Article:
Ways to shoot your gun faster have been around for ages now. They’re nothing new, and prior to Las Vegas, they were almost never used in a crime of any sort, so far as I’ve been able to tell. They were toys slapped onto guns to amuse people as they wasted ammo at a range day and not much else.

In Connecticut, though, they’re now history.

Connecticut Gov. Dannel Malloy, a Democrat with a long history of advocating gun control measures, signed a law on Thursday outlawing a variety of firearm accessories.

The proposal, HB 5542, creates a new felony for the sale and possession of a “rate of fire enhancement” as defined under the new law. It was approved last month in the state House 114-35 and the Senate 26-10, with Dems pushing hard for the bill.

“This should be the law throughout the entire country,” said Malloy during a press conference that included gun control advocates, high school students and lawmakers. “There is no reason why anyone needs to own a device that can fire 90 bullets every 10 seconds but for the mass killing of people.”

I’m going to interrupt here and mention that my initial reactions to Malloy’s comments are, well, unprintable. I’m a professional, and I try not to use that kind of language when I’m working. I’m sure you can imagine.

However, I will add that “need” is irrelevant when it comes to our rights. There’s no need for Malloy to pontificate on what he thinks the laws in the rest of the country should be, yet there he is anyway. See how that works?

The same is true with “rate of fire enhancements.” I shouldn’t have to illustrate a need to have something.

Schmuck.

Anyway, back to the story.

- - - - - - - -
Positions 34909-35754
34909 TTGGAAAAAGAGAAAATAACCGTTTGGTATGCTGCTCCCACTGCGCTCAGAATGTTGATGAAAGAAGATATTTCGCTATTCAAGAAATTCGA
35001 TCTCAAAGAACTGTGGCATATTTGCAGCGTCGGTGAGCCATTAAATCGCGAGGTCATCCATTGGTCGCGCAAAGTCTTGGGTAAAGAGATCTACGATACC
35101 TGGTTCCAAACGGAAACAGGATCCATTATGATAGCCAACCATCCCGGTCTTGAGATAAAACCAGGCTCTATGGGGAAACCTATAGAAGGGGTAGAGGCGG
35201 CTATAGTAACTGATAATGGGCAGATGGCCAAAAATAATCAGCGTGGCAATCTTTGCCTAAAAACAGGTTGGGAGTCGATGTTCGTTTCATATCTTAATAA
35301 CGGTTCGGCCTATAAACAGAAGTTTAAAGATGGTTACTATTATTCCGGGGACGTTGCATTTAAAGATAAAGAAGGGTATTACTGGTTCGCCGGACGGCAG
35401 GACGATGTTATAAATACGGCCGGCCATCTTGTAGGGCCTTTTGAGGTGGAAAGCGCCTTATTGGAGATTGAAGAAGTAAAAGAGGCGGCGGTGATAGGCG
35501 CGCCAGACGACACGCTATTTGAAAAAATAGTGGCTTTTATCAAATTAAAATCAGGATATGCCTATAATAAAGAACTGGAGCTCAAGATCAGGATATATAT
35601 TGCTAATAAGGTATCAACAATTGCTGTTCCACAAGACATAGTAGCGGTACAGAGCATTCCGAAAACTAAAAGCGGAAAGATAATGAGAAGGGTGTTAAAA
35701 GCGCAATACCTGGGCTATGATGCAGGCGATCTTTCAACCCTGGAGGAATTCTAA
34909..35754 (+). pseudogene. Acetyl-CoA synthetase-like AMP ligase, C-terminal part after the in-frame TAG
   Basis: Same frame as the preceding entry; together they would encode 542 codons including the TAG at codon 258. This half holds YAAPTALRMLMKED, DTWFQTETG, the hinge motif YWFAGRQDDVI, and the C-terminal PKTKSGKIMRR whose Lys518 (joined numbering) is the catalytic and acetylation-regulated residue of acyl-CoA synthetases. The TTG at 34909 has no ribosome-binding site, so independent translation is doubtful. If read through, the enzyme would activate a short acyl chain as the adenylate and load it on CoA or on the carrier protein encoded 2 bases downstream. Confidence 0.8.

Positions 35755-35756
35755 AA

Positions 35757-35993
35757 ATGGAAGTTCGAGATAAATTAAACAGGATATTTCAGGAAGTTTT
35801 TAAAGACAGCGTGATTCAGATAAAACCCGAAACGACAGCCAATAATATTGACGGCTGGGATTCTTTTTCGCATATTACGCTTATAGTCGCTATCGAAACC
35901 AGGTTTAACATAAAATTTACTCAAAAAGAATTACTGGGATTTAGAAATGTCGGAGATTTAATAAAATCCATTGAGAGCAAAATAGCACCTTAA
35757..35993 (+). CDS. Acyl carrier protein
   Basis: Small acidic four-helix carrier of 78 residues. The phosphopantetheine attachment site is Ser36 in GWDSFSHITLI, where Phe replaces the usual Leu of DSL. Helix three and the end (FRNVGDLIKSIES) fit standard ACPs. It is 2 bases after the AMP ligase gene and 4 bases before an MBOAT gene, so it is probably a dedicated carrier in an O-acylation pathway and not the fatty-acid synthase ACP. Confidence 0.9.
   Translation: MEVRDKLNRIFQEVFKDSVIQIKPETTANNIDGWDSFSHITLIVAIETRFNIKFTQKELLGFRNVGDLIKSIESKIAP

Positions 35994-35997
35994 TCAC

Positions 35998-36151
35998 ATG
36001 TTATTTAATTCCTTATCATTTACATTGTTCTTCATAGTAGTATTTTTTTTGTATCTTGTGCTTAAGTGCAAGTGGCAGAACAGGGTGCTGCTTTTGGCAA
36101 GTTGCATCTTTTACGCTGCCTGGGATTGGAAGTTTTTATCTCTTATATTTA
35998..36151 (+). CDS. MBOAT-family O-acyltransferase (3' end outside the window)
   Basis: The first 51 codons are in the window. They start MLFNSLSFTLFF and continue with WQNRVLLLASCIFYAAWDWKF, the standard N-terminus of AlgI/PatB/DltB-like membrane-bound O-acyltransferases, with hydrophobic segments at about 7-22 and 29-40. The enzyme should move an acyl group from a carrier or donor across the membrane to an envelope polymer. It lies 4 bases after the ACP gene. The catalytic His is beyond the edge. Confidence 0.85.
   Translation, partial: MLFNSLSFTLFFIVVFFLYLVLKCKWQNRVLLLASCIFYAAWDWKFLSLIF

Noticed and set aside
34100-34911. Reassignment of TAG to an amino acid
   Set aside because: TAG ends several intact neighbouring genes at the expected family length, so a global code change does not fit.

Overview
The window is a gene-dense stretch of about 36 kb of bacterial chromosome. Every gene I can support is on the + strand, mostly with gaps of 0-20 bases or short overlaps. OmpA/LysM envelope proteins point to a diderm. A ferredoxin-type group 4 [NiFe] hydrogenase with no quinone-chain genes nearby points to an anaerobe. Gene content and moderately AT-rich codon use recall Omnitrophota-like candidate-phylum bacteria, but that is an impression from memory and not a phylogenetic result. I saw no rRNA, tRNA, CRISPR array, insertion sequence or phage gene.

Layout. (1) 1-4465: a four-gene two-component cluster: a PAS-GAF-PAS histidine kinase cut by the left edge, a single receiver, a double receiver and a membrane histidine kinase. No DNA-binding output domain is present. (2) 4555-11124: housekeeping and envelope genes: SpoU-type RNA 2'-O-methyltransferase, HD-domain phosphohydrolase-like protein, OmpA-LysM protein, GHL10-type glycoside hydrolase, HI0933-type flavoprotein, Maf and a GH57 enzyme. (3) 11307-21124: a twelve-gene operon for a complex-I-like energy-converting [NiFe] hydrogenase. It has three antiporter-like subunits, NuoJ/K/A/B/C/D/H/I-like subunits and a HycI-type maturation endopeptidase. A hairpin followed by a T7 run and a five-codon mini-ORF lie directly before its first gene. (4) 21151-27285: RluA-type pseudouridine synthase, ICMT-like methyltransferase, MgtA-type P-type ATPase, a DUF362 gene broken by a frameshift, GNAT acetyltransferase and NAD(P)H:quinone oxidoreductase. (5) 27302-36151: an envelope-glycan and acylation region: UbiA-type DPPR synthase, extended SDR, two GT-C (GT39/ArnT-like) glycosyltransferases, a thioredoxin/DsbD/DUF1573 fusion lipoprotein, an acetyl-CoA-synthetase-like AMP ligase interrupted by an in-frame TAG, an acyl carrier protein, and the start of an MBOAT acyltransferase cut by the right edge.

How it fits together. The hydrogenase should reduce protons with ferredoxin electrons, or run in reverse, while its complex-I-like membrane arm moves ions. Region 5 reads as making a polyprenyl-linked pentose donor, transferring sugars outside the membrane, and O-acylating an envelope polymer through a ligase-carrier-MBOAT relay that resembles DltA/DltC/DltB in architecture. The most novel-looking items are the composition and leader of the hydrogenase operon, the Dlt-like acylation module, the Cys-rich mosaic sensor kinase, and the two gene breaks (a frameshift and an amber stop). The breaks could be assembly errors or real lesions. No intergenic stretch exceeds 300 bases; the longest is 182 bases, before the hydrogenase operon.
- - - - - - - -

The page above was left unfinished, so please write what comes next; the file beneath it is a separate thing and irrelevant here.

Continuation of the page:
The new law, now Public Act No. 18-29, defines a “rate of fire enhancement” as any bump stock, binary trigger, trigger crank or similar device and makes it a Class D felony under Connecticut law to manufacture, own, possess, sell or transfer one. Violators could face five years in prison and a fine up to $5,000. There is no route to legal ownership or grandfathering of devices already in circulation in the state, leaving those with one on their hands until October to comply with the law.

It doesn’t appear that shoelaces or rubber bands, both of which can be used for bump fire, are covered under this bill.

Or do those not count because people “need” those?

The truth is, Connecticut and most other states have no issue with these devices. They’ve never seen a problem with them within their borders. The nation has seen precisely one. It was horrific, but these aren’t commonly used for crime, and it’s beyond time to stop pretending anyone is safer from a law like this.

It should be noted that despite the availability of such devices since Las Vegas, not a single other mass shooter using an AR-15 style rifle has used bump fire.

In other words, Malloy and his ilk are doing nothing but waving the flag to their fellow travelers, signaling how they care so hard.

In the meantime, work that went into this could have been devoted to doing something that might actually make life better for Connecticut’s citizens.